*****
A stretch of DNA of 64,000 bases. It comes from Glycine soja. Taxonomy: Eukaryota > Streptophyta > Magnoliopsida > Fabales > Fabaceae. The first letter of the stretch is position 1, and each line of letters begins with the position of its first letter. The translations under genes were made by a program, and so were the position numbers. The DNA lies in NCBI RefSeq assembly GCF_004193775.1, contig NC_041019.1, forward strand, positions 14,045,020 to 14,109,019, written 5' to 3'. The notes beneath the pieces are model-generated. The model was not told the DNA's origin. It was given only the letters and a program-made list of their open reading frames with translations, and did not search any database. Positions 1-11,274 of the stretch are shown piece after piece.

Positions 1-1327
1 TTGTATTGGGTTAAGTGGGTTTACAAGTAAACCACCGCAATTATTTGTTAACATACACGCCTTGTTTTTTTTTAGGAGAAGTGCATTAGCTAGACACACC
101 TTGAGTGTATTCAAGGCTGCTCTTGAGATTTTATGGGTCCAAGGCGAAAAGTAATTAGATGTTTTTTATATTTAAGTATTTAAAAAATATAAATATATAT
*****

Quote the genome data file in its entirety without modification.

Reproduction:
A stretch of DNA of 64,000 bases. It comes from Glycine soja. Taxonomy: Eukaryota > Streptophyta > Magnoliopsida > Fabales > Fabaceae. The first letter of the stretch is position 1, and each line of letters begins with the position of its first letter. The translations under genes were made by a program, and so were the position numbers. The DNA lies in NCBI RefSeq assembly GCF_004193775.1, contig NC_041019.1, forward strand, positions 14,045,020 to 14,109,019, written 5' to 3'. The notes beneath the pieces are model-generated. The model was not told the DNA's origin. It was given only the letters and a program-made list of their open reading frames with translations, and did not search any database. Positions 1-11,274 of the stretch are shown piece after piece.

Positions 1-1327
1 TTGTATTGGGTTAAGTGGGTTTACAAGTAAACCACCGCAATTATTTGTTAACATACACGCCTTGTTTTTTTTTAGGAGAAGTGCATTAGCTAGACACACC
101 TTGAGTGTATTCAAGGCTGCTCTTGAGATTTTATGGGTCCAAGGCGAAAAGTAATTAGATGTTTTTTATATTTAAGTATTTAAAAAATATAAATATATAT